From AFL Europe By Riley Brettell
The Irish Banshees have claimed the sweetest revenge imaginable to take out the 2017 International Cup, coming out on top of the Canadian Northern Lights in as thrilling a sporting contest as you would see anywhere in the world.
In a match fitting of top billing at the MCG on the last Saturday in September, the two sides played out an awe-inspiring contest that culminated in a heart stopping final quarter that saw Colleen Quinn’s late goal snatch victory for the Banshees.
With both sides entering the final game of the tournament undefeated, the tension around Etihad Stadium was palpable leading up to the first bounce and carried right through the contest.
After the scrappy and visibly nervy opening stages of the match, the effects of the big build-up were quickly shaken off and replaced by a brutal tenacity and attack on the ball that saw several bone crunching contests in the opening minutes.
Canada were the quickest to settle and managed to put the first goal on the board inside four minutes, but the Banshees responded with some strong tackling that arrested the momentum back in their favour as the quarter wore on.
Maebh Moriarty settled the Irish by producing one of the plays of the tournament, with a blind turn and goal in the ilk of Leon Bakers effort in the 1984 AFL Grand Final that would make the man himself blush, with the roar of the crowd to match the effort.
Neither side were able to grasp the momentum after the first break, with the ball pinging back and forth through the middle of the ground as Fields of Athenry was bellowed out by the large Irish contingent at the City End.
The resolute defence of the Banshees that had been a hallmark of their play throughout the tournament stood up gamely again amidst growing Northern Lights pressure, though after five minutes of repelling Canadian attacks the dam wall inevitably broke and the Northern Lights pinched two quick goals despite some huge last ditch defensive efforts from Carol Breen to create a 14-point buffer.
Just as it looked as though the Canadians would break the game open, momentum swung back the Banshees way in the blink of an eye. Donegal woman Aisling Gillespie snapped a goal to reduce the deficit before Carol Breen narrowly missed the chance to get on the end of a golden opportunity minutes after that would have had the Irish firmly on top.
With the 9-point margin favouring the Canadians at the main break, the second half began with ten hard fought minutes with the game on a knifes edge, before Linda Connolly finally made the big breakthrough ten minutes in with her running right foot check-side goal bringing the Banshees back within 3-points.
Ireland were inspired and Banshees star Gillian Behan from the UTS Shamrocks club once again showed why she had been one of the players of the tournament, producing some trademark dash off half-forward and almost replicating her stunning goal from the semi-final, only to fall agonisingly short.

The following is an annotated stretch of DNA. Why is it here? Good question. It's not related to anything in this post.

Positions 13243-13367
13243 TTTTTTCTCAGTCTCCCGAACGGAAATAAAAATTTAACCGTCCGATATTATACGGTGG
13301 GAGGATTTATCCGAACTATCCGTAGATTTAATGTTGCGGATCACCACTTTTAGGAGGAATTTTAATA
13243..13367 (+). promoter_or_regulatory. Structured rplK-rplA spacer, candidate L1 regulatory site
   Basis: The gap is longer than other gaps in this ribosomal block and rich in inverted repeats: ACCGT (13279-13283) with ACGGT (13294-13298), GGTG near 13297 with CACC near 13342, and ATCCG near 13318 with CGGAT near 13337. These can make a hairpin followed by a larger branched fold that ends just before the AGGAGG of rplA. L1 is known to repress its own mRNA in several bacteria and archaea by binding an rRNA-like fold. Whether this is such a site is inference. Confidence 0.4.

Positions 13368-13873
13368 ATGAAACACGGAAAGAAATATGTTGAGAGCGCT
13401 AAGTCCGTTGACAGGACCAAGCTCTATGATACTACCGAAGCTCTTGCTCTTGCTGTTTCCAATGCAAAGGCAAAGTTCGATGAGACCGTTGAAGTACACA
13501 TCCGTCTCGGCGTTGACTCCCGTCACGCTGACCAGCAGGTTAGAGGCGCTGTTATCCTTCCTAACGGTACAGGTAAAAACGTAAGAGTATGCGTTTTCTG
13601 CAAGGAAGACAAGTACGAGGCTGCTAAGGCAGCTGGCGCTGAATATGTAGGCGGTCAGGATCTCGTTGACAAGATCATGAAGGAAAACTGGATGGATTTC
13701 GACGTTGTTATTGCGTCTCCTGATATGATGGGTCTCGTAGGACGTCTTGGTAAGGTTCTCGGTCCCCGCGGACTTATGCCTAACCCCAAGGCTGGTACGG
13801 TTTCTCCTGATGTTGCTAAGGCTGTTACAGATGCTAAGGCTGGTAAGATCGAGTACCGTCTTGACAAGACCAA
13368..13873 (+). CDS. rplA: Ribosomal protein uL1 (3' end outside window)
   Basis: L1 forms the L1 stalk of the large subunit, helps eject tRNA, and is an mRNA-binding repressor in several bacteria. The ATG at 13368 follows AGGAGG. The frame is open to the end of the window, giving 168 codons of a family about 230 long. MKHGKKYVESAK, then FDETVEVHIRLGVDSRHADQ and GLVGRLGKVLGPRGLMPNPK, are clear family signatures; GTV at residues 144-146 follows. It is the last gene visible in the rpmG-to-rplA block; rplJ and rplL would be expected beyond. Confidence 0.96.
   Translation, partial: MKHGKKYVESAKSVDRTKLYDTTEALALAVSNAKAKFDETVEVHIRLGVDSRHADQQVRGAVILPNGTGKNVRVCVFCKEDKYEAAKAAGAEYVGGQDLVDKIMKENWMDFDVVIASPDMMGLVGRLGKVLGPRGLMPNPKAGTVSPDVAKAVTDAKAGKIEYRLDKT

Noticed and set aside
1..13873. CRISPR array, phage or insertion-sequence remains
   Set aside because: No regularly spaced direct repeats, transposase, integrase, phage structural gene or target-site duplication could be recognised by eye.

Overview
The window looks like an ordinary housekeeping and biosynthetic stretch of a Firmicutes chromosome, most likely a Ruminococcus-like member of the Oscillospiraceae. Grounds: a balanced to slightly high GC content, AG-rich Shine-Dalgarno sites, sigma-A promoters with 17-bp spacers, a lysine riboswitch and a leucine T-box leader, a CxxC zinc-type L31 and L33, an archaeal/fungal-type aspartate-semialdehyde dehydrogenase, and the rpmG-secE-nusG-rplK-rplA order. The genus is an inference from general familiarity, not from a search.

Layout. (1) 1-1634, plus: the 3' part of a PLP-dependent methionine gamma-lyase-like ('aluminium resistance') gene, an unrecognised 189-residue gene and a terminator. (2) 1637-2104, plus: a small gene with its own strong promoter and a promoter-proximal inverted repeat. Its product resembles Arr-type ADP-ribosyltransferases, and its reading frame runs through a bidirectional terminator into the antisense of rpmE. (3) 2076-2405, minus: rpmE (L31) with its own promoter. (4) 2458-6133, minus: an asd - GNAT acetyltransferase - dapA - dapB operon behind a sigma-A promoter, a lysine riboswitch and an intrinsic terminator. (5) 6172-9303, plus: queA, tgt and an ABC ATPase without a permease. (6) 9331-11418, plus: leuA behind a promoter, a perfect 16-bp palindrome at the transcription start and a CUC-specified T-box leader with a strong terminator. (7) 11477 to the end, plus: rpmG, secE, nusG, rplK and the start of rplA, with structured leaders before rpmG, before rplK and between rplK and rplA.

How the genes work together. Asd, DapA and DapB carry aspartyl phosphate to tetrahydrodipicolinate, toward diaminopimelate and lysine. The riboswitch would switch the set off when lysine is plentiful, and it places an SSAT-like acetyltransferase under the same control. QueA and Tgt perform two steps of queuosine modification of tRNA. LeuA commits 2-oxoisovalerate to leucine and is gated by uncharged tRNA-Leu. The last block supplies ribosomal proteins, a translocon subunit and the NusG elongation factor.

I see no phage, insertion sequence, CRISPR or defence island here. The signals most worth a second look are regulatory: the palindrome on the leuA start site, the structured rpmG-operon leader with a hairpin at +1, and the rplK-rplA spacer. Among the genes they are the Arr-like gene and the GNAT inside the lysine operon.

The tables had turned and the Canadians were under immense Irish pressure when the siren went, setting up a thrilling final term that shaped as a fitting climax for the tournaments two dominant sides.
A pulsating final fifteen minutes’ saw Ireland once again see off the early Canadian onslaughts, before Linda Connolly again almost lifted the roof off the stadium, narrowly missing her shot after getting on the end of a stirring counter attack down the wing.
With nothing to lose the Irish pushed numbers forward in search for the goal that would put them in front, and with a ball up fifteen metres out from goal provided the perfect platform for Colleen Quinn from Tyrone to be a hero. Sharking the loose ball, she calmly slotted her chance to ensure pandemonium ensued in the stands.
The Northern Lights responded by throwing everything they had at the Banshees, dominating a final five minutes where all thirty-six players filled the sixty-metre radius around the Canadian goals, but a heroic team defensive effort from Ireland kept their rivals at bay.
In the dying stages with Ireland clinging to a 4-point lead, the umpire threw the ball up directly in front of goal, with a swarm of green jumpers throwing themselves in to negate the contest before the siren bellowed and euphoria set in.
As the players celebrated in the crowd with the throng of Irish supporters, Sydney based Waterford girl, Carol Breen, was named best on ground to cap off her magnificent tournament.
The title is Ireland’s second in the women’s division of the International Cup, having also beaten Canada back in 2011.
Irish Banshees 1.0 2.0 3.0 4.1 (25)
Canada Northern Lights 1.1 3.2 3.3 3.3 (21)
Irish Banshees: L. Connolly, A. Gillespie, M. Moriarty, C. Quinn
Canada Northern Lights : T. Rolfe, C. Willis, N. Robertson
Irish Banshees: C. Breen, C. Quinn, C. Fitzpatrick, G. Behan, M. Keating , L. Corrigan Duryea
Canada Northern Lights : A. Legault, V. Moreau, N. Robertson, L. Hilmi, S. Ennor